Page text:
Selection process for assigning judges to expanded PTAB panels

In recent years, there have been at least two occasions during oral argument where the Federal Circuit has inquired of the USPTO if additional judges are selected for expanded panels so as to decide a matter in a certain way.  In the first oral argument — Yissum Research Development Co. v. Sony Corp. — the USPTO was quite frank in acknowledging that the PTO can select judges for a reconfigured panel so as to achieve a decision opposite to that of the original panel: [Listen].

PTO: And, there’s really only one outlier decision, the SkyHawke decision, and there are over twenty decisions involving joinder where the . . . .

Judge Taranto:  And, anytime there has been a seeming other-outlier you’ve engaged the power to reconfigure the panel so as to get the result you want?

PTO:  Yes, your Honor.

Judge Taranto:  And, you don’t see a problem with that?

PTO: Your Honor, the Director is trying to ensure that her policy position is being enforced by the panels.

Judge Taranto:  The Director is not given adjudicatory authority, right, under § 6 of the statute that gives it to the Board?

PTO:  Right. To clarify, the Director is a member of the Board.  But, your Honor is correct . . . .

Judge Taranto: But after the panel is chosen, I’m not sure I see the authority there to engage in case specific re-adjudication from the Director after the panel has been selected.

PTO:  That’s correct, once the panel has been set, it has the adjudicatory authority and the . . . .

Judge Taranto:  Until, in your view, it’s reset by adding a few members who will come out the other way?

PTO:  That’s correct, your Honor.  We believe that’s what Alappat holds.

In a subsequent oral argument —  Nidec v. Zhongshan — the USPTO was a bit less direct with its answer when asked the question of whether judges are selected to rule a certain way: [Listen].

Judge Reyna: What kind of uniformity or certainty do we have in that where the PTAB can look at a prior decision and say well we don’t like that, let’s jump back in there and change that?

PTO: Well, ….

Judge Wallach: How does the Director choose which judge to assign to expand the panel?

PTO: Uh, that’s provided, your Honor, by our standard operating procedure. And, the Chief Judge actually makes that decision. And, the judges are selected based on their technical and legal competency. And, over the years, many many panels at the Board have been expanded. In fact if you looked at the thirty . . . .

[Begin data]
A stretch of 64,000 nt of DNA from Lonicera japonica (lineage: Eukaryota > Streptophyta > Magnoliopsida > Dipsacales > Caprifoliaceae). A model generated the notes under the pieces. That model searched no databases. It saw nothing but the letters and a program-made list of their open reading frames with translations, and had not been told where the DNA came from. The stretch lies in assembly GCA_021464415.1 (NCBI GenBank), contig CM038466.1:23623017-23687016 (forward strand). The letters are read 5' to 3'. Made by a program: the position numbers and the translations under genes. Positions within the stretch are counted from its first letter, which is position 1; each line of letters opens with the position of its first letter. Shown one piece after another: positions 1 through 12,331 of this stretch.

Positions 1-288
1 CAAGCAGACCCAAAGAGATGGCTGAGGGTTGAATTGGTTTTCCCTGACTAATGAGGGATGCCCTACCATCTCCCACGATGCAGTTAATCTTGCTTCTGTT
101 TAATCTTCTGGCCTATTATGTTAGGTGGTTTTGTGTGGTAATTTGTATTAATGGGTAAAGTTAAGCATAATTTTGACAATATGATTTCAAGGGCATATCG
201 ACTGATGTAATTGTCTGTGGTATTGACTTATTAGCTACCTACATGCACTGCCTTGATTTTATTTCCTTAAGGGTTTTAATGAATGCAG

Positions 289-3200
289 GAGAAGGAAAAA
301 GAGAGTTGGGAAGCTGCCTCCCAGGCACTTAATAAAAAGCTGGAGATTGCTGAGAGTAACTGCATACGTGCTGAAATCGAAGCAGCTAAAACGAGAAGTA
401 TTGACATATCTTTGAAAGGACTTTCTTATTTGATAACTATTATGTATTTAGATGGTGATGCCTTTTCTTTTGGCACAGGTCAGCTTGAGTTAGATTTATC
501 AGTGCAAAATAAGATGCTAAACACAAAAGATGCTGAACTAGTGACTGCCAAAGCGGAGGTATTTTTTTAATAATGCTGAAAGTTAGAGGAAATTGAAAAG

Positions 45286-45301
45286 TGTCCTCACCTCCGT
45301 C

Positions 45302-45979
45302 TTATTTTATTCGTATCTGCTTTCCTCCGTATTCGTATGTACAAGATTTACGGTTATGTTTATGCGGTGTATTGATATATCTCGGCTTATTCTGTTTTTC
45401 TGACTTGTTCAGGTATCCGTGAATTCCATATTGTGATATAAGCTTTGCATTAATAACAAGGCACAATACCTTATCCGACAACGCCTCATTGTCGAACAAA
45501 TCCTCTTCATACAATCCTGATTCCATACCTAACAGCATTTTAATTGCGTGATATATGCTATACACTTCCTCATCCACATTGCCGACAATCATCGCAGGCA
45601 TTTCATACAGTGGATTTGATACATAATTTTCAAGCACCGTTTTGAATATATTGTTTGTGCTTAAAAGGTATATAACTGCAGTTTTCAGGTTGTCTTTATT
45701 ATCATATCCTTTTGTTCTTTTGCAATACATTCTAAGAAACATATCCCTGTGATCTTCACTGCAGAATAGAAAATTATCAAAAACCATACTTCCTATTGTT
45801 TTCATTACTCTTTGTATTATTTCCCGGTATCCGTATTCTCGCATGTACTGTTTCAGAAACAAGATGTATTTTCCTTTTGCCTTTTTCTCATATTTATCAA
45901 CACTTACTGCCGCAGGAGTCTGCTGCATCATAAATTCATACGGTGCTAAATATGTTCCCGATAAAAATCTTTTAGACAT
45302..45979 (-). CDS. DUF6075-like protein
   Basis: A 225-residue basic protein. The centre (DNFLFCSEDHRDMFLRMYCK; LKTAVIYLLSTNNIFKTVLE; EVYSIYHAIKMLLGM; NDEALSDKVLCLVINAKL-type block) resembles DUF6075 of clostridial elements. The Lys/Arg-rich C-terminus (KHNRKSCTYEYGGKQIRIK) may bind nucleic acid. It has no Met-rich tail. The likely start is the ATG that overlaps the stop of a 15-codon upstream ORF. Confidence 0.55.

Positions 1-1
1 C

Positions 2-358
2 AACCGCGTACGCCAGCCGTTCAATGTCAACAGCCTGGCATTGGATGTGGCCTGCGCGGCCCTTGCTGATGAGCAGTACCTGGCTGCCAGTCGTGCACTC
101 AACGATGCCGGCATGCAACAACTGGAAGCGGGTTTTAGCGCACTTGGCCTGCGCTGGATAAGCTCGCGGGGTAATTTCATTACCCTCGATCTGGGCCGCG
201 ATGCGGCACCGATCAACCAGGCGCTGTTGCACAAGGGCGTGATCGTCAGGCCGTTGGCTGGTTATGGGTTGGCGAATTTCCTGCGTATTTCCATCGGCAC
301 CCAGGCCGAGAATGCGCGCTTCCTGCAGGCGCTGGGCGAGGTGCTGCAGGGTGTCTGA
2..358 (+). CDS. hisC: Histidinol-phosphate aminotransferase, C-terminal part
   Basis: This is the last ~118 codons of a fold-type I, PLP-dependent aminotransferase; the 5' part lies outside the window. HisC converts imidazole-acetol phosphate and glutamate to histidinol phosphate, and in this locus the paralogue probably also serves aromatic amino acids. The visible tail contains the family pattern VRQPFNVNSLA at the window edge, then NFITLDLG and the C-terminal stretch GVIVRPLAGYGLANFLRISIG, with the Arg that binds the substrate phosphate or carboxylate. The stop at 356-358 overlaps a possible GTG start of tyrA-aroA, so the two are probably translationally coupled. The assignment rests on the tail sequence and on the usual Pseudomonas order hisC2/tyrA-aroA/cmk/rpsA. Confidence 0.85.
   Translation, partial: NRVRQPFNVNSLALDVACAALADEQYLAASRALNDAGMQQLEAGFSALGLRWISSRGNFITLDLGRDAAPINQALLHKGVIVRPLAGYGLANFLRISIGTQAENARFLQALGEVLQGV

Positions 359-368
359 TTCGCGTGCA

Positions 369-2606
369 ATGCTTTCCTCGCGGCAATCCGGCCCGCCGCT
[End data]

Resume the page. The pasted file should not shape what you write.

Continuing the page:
Judge Reyna: Are they selected on whether they’re going to rule in a certain way?

PTO: Uh, well, people can be placed on the panel . . . for example, the Director can place him or herself on the panel, and certainly the Director knows how they’re going to rule. Nidec has not said and they say at their blue brief at page 43 that they don’t challenge the independence of these judges on this panel. Um, these judges were not selected and told to make a particular decision. If judges could be told to make a particular decision, there would be no need to expand a panel in the first place.

You can listen to the entire oral argument of Yissum Research Development Co. v. Sony Corp here: [Listen].

You can listen to the PTO’s presentation in Yissum here: [Listen].

You can read the court’s Rule 36 judgment in Yissum here: [Link].

You can listen to the entire oral argument of Nidec Motor Corp. v. Zhongshan Broad Ocean Motor Co. here: [Listen].

You can listen to the PTO’s presentation in Nidec here. [Listen].

An opinion in Nidec has not issued, yet.  The outcome will depend, in part, on whether the CAFC satisfies itself that it has jurisdiction to rule on a decision of a stacked panel.


Update: August 27, 2017 and August 28, 2017

A third occasion where the Federal Circuit noted the issue of panel-stacking was this past May in the en banc oral argument of WI-FI One v. Broadcom.  During that oral argument, Judge Wallach noted that on the list of “shenanigans”  — see the Supreme Court’s Cuozzo decision for more context on the “shenanigans” reference — was the Director appointing judges to come out the way that the Director wanted a case to be decided on re-hearing. [Listen].

Judge Wallach: No, no, no . . . according to the Government, it’s not individual panels —it’s the Director. Because, on the list of shenanigans, the Director, if the Director doesn’t like a decision, and someone seeks an expanded panel, can appoint judges who take a different position which is more in line with what the Director wants. So, in the long run, what you’re really saying is, it’s the Director who decides it, as opposed to this court.

Later in the oral argument, Judge Wallach would ask the attorney for the opposing side similar questions [Listen]:

Judge Wallach: The situation I described to your esteemed colleague where in effect the Director puts his or her thumb on the outcome . . . shenanigan or not? It’s within the written procedures.

Attorney: So, your hypothetical is the Director stacks the Board?

Judge Wallach: Yeah, more than a hypothetical, it happens all the time. It’s a request for reconsideration with a larger panel.

Attorney: That’s within the Director’s authority. The make-up of the Board to review the petition is within the Director’s authority. Whether that rises to the level of shenanigans or not . . . .

Judge Wallach: Aren’t there fundamental rule of law questions there . . . basic things like predictability and uniformity and transparency of judgments and neutrality of decision makers? And don’t we review that kind of thing?

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